3 Cheap Financial Stocks to Buy Now and Never Sell

Financial stocks, specifically bank stocks, are solid choices for long-term income both from growth and dividends.

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The Big Six banks are really underrated. Right now, shares aren’t doing as well as they were during the last few years. But it’s important to note that Canadian bank stocks are strong choices if you want stable growth.

That’s mainly because these financial stocks have been around for decades — in some cases, over 100 years! Because of this, they’re great choices for those seeking a long-term buy-and-hold strategy.

Today, I’m going to go over the top three financial stocks I would choose among the Big Six banks. Furthermore, based on past growth, here’s how much a $10,000 investment could make you in another 20 years.

Top growth

If you’re looking for a top growth stock among the best financial stocks, then I’d go with Bank of Montreal (TSX:BMO). BMO stock has been around for about 200 years, which is absolutely insane. Yet right now, it’s the best growth stock of the Big Six banks. How could that possibly be?

It comes down to expansion. BMO stock is expanding into the United States through a purchase of Bank of the West. That’s not the only way it’s been expanding, though. BMO stock took advantage of the lower interest rates and now is seeing the dividends of that. And that’s exactly what you can lock in, too.

BMO stock trades at just 6.64 times earnings with a dividend at 4.26% as of writing. Shares are up 661% in the last two decades for a compound annual growth rate (CAGR) of 10.67%. Meanwhile, the dividend offers a CAGR at 6.79% in the last decade. Together, this could turn a $10,000 investment into $38,784 in a decade with dividends reinvested.

Top income

If you’re seeking out income specifically, it doesn’t get much better than Canadian Imperial Bank of Commerce (TSX:CM) among financial stocks. CIBC stock has long been the king of the dividend bank stocks. The company also is far cheaper after a stock split this year. So, you can lock up whatever you can afford.

And you want to lock it in at these rates. CIBC stock still trades at just 8.47 times earnings and offers the highest dividend yield of the Big Six banks at 5.17% as of writing! Plus, this company has been expanding as well into emerging markets, and its focus on its customer service has really improved the company’s bottom line. So, you’ll want to buy up this company before it recovers.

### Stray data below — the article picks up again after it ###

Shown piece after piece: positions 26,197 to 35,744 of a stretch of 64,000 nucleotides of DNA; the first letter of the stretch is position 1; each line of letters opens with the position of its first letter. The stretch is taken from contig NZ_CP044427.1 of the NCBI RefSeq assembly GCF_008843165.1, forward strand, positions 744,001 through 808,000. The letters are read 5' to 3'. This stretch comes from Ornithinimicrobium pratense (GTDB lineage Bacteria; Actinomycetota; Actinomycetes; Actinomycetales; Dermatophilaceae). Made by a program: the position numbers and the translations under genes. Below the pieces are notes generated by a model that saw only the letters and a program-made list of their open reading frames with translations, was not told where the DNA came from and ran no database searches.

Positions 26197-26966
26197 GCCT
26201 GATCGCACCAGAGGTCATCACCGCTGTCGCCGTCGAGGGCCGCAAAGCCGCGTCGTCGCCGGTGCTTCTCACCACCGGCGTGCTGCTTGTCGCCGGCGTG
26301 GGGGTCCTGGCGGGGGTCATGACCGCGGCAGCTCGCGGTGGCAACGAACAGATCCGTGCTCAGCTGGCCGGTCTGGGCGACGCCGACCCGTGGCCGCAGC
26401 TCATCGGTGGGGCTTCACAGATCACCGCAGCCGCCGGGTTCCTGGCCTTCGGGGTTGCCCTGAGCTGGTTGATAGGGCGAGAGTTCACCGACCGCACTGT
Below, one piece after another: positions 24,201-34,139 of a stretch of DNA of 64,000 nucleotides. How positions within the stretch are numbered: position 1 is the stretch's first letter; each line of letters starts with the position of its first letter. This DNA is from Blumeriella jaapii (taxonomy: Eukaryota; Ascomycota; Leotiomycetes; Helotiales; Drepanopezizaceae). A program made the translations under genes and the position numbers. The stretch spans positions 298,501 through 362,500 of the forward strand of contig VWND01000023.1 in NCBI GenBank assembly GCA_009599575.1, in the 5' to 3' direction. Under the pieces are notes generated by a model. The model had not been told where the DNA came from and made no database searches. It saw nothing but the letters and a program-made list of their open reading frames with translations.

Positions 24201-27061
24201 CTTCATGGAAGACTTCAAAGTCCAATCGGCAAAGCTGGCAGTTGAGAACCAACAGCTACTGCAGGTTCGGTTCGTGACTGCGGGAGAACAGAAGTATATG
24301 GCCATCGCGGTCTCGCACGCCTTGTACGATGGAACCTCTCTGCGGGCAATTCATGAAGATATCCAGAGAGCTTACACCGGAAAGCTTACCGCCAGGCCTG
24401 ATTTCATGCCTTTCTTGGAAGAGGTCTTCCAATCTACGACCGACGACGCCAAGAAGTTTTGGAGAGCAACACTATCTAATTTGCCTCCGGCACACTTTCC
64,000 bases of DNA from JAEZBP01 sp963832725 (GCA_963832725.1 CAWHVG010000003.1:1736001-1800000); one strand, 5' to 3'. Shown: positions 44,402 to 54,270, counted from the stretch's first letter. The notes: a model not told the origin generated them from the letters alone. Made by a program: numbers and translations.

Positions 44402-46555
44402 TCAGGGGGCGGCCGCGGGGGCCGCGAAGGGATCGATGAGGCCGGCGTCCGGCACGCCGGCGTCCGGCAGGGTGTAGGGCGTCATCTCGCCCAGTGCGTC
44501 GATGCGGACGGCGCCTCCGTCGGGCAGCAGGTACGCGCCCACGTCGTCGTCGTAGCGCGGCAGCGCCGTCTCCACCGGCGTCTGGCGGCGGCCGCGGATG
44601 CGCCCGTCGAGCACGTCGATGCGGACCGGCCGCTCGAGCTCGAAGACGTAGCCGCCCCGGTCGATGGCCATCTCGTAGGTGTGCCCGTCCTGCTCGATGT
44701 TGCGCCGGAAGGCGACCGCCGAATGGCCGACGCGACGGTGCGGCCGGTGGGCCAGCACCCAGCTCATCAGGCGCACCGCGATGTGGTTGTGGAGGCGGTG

Meanwhile, you can lock in these rates for some strong historical growth as well. Shares are up 578% in the last two decades (adjusted for the stock split), for a CAGR at 10.04%. The dividend has also seen a CAGR of 6.03% in that time. Together, this could turn $10,000 into $41,055 with dividends reinvested in just a decade.


If you’re looking for growth from income as well as growth in business from financial stocks, then I’d look at Toronto-Dominion Bank (TSX:TD). TD stock is a top choice, as it continues to dominate the American markets as one of the top 10 banks in the country. But it’s also growing thanks to partnerships with credit card companies and expanding its wealth and commercial management sector.

Beyond this, it should continue to do well, even during a recession. Its loan growth remains stable thanks to offering its clients many ways of paying down or taking out loans. Though, of course, this will likely shrink in the near term, it should recover quicker than its peers because of these options.

Shares of TD stock trade at just 9.63 times earnings, with a 4.16% dividend yield. It’s grown 998% in the last 20 years — a CAGR of 12.72%. Further, its dividend has grown by a CAGR of 9.4% in that time. Combined, a $10,000 investment could become $47,178 with dividends reinvested!

This article represents the opinion of the writer, who may disagree with the “official” recommendation position of a Motley Fool premium service or advisor. We’re Motley! Questioning an investing thesis — even one of our own — helps us all think critically about investing and make decisions that help us become smarter, happier, and richer, so we sometimes publish articles that may not be in line with recommendations, rankings or other content.

Fool contributor Amy Legate-Wolfe has positions in Canadian Imperial Bank Of Commerce and Toronto-Dominion Bank. The Motley Fool has no position in any of the stocks mentioned. The Motley Fool has a disclosure policy.

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